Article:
25 years on, still waiting for Bhopal gas research

Bhopal tragedy

This January, 25 years after the Bhopal gas tragedy, the Indian Council of Medical Research (ICMR) invited research to study the effects of methyl isocyanate (MIC) poisoning. After 11 months, ICMR has received only two proposals. A disappointed Council has now decided to keep the 'call for research proposals' open till it gets some noteworthy submissions.

The biggest failure, according to medical experts, is that the line of treatment given to patients exposed to MIC has remained essentially unchanged since the morning of the disaster, when nothing was known about the poisonous gas.

"Two generations of victims exposed to MIC have been indiscriminately prescribed antibiotics, steroids and psychotropic drugs to 'manage' their ailments instead of finding a cure. No focused research has been conducted in developing an antidote to cyanide poisoning," said Dr DK Satpathy, who retired as director of Medicolegal Institute, Government of MP, this September. "If a patient has headache, she will be given Saridon, the same for breathlessness and all other symptoms caused by MIC."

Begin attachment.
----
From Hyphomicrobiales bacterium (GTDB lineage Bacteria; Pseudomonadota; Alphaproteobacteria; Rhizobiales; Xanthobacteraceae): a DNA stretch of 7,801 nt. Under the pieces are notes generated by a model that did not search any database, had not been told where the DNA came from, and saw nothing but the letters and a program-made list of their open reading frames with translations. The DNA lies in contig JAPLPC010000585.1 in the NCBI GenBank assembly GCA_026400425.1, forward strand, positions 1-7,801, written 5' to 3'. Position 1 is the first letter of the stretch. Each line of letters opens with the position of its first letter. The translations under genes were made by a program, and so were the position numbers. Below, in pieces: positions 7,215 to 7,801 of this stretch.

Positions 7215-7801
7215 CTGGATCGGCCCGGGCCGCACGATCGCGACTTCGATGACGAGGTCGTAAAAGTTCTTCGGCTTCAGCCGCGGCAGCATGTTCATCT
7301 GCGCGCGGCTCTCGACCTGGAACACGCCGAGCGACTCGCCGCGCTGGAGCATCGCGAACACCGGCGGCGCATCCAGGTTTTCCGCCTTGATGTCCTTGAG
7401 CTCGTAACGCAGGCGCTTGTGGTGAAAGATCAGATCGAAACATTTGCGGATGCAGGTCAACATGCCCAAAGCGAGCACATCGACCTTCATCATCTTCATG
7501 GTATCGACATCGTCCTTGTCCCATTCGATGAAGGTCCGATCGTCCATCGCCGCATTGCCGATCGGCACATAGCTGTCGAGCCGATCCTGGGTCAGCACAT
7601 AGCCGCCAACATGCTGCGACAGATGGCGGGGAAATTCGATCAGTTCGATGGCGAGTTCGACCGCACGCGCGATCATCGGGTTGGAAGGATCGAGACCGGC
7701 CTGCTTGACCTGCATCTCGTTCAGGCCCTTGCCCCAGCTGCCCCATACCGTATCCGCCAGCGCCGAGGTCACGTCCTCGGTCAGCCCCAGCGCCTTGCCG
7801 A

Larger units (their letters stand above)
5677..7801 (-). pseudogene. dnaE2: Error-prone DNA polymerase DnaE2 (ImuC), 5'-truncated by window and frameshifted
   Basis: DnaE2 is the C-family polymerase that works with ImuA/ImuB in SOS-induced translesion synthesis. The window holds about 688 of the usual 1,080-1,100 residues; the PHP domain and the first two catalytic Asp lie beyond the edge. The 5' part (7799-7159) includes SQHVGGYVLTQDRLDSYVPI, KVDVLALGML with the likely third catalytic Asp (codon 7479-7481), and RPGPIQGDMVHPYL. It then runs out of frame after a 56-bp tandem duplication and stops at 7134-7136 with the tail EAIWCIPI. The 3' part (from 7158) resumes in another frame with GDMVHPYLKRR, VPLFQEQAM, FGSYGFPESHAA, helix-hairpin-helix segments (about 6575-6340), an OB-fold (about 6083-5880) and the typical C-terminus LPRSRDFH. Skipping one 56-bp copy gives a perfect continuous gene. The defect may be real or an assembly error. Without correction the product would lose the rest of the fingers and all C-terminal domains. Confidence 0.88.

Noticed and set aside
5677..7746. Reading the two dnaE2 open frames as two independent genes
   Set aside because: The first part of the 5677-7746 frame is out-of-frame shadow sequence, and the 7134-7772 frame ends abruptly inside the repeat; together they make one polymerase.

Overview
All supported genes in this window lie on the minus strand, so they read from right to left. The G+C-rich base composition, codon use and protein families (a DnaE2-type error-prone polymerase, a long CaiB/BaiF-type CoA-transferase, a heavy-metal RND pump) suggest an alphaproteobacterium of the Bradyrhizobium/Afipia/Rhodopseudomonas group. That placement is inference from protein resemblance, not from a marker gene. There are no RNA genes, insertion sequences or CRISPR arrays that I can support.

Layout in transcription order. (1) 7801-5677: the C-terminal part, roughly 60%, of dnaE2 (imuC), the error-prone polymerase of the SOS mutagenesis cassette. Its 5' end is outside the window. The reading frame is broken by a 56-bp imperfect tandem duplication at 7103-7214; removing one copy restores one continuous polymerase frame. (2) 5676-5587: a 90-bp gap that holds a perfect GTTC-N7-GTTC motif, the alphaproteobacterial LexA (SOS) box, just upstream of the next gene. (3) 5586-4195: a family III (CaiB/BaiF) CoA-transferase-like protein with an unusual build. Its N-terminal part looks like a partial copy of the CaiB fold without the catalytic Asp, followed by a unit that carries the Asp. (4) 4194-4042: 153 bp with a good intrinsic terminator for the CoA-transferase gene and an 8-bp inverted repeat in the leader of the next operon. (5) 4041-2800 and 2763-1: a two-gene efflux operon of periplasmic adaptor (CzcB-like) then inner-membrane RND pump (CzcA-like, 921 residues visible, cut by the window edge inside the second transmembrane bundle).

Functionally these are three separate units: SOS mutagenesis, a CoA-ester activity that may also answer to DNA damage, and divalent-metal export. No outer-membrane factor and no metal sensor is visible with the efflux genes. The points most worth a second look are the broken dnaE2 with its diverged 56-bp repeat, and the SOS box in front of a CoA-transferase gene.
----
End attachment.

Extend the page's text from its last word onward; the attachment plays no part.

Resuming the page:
Following the disaster, ICMR temporarily set up the Bhopal Gas Disaster Research Centre under Gandhi Medical College to monitor the health effects of MIC exposure. The Centre stopped monitoring mortalities in 1992. In 1994, the Centre was shut down, without publishing the findings of the studies conducted between 1984-94. No research has been conducted since.

"All medical data has indicated serious genetic mutation but no autopsy studies have been conducted. No government body can explain why the prevalence of cancer among female victims is three time the national average. No one can conclusively say what are the outcomes of MIC exposure," said Dr Alok Banerjee, director, Centre for Rehabilitation Studies.

Union Carbide Corporation (UCC), now Dow Chemicals, is yet to reveal the composition of MIC; it calls it a 'trade secret'. After initially recommending sodium thiosulphate as a detoxifying agent, Union Carbide's Dr Bipin Awasia said he had been 'mistaken' in 1984.

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